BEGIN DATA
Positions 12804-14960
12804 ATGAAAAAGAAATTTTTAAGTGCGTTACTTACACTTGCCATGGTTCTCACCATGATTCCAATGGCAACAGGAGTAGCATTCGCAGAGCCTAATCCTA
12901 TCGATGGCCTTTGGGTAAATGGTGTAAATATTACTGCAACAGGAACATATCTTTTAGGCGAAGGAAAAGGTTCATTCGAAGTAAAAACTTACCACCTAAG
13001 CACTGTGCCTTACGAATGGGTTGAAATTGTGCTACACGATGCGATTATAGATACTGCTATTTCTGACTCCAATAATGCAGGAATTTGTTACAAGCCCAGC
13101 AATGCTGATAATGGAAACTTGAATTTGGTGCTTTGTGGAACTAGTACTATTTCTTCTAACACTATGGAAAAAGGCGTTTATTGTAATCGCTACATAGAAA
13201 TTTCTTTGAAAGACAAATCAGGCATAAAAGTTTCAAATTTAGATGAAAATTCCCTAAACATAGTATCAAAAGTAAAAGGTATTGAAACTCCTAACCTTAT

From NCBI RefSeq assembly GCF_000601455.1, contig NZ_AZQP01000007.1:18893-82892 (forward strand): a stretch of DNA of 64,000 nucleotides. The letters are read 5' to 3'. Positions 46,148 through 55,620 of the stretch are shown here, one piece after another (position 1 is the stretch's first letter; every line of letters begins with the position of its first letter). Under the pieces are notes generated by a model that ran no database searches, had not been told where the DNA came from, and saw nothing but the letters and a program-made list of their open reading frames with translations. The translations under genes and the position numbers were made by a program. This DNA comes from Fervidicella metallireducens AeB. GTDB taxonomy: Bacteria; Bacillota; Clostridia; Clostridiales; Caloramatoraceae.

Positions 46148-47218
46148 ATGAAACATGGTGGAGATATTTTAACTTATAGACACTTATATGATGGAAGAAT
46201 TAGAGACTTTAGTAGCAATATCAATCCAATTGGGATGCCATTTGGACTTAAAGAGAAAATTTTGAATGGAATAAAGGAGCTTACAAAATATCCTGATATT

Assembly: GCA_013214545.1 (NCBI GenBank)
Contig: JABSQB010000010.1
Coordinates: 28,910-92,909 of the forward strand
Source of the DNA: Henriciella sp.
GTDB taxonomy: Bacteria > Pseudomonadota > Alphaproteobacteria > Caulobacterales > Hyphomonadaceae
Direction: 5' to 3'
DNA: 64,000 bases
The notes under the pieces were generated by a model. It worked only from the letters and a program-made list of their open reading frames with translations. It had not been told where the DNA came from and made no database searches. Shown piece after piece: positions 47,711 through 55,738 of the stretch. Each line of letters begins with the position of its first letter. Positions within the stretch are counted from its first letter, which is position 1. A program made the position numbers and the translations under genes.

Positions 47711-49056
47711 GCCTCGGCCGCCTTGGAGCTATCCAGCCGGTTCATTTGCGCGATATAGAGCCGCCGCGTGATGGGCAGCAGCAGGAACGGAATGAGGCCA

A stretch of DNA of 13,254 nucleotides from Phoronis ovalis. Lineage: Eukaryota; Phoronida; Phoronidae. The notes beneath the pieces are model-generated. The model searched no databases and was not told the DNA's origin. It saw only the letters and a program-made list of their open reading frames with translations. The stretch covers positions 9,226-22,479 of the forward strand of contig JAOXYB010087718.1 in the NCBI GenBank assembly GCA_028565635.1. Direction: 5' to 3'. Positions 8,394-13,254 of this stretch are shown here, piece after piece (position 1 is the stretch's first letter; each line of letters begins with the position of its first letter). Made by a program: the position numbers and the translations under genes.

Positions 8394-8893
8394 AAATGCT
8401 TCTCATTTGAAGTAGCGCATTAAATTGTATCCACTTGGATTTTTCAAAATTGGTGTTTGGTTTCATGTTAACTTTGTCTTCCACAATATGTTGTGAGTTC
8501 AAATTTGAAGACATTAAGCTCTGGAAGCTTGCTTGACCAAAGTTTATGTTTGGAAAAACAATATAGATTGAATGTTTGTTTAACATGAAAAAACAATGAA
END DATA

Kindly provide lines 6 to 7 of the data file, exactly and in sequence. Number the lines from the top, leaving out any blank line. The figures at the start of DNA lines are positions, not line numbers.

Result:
13201 TTTCTTTGAAAGACAAATCAGGCATAAAAGTTTCAAATTTAGATGAAAATTCCCTAAACATAGTATCAAAAGTAAAAGGTATTGAAACTCCTAACCTTAT

From NCBI RefSeq assembly GCF_000601455.1, contig NZ_AZQP01000007.1:18893-82892 (forward strand): a stretch of DNA of 64,000 nucleotides. The letters are read 5' to 3'. Positions 46,148 through 55,620 of the stretch are shown here, one piece after another (position 1 is the stretch's first letter; every line of letters begins with the position of its first letter). Under the pieces are notes generated by a model that ran no database searches, had not been told where the DNA came from, and saw nothing but the letters and a program-made list of their open reading frames with translations. The translations under genes and the position numbers were made by a program. This DNA comes from Fervidicella metallireducens AeB. GTDB taxonomy: Bacteria; Bacillota; Clostridia; Clostridiales; Caloramatoraceae.